- The Washington Times - Wednesday, March 13, 2019

The Senate confirmed Neomi Rao Wednesday to fill the seat left vacant on the circuit appeals court by Justice Brett M. Kavanaugh.

She was approved on a 53-46 party-line vote after overcoming concerns of some Democrats about her past writings and judicial approach.

Conservative groups cheered her confirmation as a major win for President Trump, saying her expertise on regulatory matters at the Office of Management and Budget will serve her well on the U.S. Circuit Court of Appeals for the District of Columbia, which hears many of the challenges to federal agency action.

“Neomi Rao’s confirmation is a major victory for bringing the regulatory state back in line with the Constitution. Rao’s expertise in implementing and reviewing federal regulations makes her an excellent choice to succeed now Justice Brett Kavanaugh,” said Jason Pye, vice president of legislative affairs at FreedomWorks.

Democrats said her past writings were disqualifying and objected to her work as a White House official, where she rolled back regulations aimed at protecting consumers and the environment.

During a Judiciary Committee hearing Wednesday, just minutes before the Senate vote, Sen. Sheldon Whitehouse again complained about Ms. Rao, accusing her of misleading the committee during her confirmation hearing last month.

Mr. Whitehouse, Rhode Island Democrat, said she didn’t disclose that while she was at George Mason’s Center for the Study of the Administrative State, the group received money from the Koch brothers and anonymous donors. He also said she wasn’t forthcoming on her consultation with the Federalist Society on faculty hires at the school.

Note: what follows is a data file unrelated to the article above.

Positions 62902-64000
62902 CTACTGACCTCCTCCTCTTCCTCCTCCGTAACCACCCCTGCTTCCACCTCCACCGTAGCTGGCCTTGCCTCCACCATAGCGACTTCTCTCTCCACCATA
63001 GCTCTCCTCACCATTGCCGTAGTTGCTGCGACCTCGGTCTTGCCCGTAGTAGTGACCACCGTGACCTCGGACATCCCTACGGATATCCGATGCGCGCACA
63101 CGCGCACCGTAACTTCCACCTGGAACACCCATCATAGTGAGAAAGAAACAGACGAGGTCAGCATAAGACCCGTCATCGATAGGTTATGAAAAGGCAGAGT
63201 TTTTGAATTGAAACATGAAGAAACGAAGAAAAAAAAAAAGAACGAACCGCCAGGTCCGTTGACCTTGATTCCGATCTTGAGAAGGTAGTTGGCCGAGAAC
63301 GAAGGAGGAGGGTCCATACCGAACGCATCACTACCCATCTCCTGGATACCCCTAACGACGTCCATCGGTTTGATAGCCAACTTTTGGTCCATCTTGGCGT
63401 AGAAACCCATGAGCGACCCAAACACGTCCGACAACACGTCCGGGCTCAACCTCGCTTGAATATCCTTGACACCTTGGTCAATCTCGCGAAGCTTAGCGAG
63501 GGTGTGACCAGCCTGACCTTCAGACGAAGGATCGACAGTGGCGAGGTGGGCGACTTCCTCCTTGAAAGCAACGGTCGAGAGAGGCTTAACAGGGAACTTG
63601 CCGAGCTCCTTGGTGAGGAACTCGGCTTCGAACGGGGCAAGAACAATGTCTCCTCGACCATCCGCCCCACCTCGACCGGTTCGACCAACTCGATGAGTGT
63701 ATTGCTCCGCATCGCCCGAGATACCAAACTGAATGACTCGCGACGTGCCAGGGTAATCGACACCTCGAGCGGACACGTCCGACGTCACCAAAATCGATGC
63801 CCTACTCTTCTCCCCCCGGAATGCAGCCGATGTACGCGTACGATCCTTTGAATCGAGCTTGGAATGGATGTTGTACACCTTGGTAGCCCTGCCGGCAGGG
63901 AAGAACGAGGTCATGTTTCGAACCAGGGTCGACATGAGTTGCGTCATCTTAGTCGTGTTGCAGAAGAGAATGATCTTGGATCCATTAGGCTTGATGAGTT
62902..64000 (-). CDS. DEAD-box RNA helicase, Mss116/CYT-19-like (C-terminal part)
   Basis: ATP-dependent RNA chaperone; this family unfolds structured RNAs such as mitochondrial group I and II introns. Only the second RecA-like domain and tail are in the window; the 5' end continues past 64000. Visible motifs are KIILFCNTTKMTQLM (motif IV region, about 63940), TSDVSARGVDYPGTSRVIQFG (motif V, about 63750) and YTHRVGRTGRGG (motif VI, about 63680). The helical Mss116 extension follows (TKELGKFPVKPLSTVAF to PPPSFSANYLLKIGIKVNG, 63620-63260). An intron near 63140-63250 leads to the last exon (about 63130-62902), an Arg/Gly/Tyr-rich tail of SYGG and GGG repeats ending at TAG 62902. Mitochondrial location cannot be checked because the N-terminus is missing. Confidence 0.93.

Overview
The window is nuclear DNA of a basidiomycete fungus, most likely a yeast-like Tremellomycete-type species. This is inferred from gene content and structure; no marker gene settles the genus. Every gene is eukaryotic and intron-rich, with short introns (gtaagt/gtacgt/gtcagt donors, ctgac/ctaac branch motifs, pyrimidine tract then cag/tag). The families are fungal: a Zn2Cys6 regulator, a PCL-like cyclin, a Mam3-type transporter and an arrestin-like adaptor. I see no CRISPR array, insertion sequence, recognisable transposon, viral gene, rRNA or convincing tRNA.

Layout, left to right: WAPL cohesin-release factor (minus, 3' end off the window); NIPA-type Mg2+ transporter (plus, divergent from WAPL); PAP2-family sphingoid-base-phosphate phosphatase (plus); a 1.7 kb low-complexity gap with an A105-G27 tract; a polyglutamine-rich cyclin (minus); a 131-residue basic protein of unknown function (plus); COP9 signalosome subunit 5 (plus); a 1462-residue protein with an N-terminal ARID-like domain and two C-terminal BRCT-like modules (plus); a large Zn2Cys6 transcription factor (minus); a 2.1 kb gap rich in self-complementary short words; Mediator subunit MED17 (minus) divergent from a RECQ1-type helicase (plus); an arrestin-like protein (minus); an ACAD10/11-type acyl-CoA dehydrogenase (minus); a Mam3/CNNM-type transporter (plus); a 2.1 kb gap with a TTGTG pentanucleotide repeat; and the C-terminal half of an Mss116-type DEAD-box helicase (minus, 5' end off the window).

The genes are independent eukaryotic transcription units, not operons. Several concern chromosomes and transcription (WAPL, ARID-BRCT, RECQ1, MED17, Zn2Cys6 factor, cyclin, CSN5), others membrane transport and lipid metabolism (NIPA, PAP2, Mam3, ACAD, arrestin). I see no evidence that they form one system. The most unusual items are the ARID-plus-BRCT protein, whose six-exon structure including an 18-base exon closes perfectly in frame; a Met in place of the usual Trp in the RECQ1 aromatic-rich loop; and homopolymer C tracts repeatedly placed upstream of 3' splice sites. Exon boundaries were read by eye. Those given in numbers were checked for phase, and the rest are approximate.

Ms. Rao was the second federal appeals court nominee confirmed this week, and the 36th federal appeals court judge appointed overall since President Trump took office.

The Judiciary Committee also held hearings for two more circuit court nominees, both to the 9th U.S. Circuit Court of Appeals, on Wednesday.

Daniel P. Collins and Kenneth Kiyul Lee faced opposition from their home state lawmakers, Sens. Dianne Feinstein and Kamala Harris, who did not return their blue slips, signaling their opposition to the pick.

Blue slips are a Senate tradition designed to give home-state senators a say in judges picked from their state. But the GOP majority has said it won’t be bound by blue slips when it comes to circuit courts.

Democrats objected to Mr. Collins’ representation as an attorney of corporations in the fossil fuels industry. They also raised concerns about Mr. Lee’s college writings where he expressed strong political views.

Some of the articles discussed his personal views on affirmative action, immigration and sexism.

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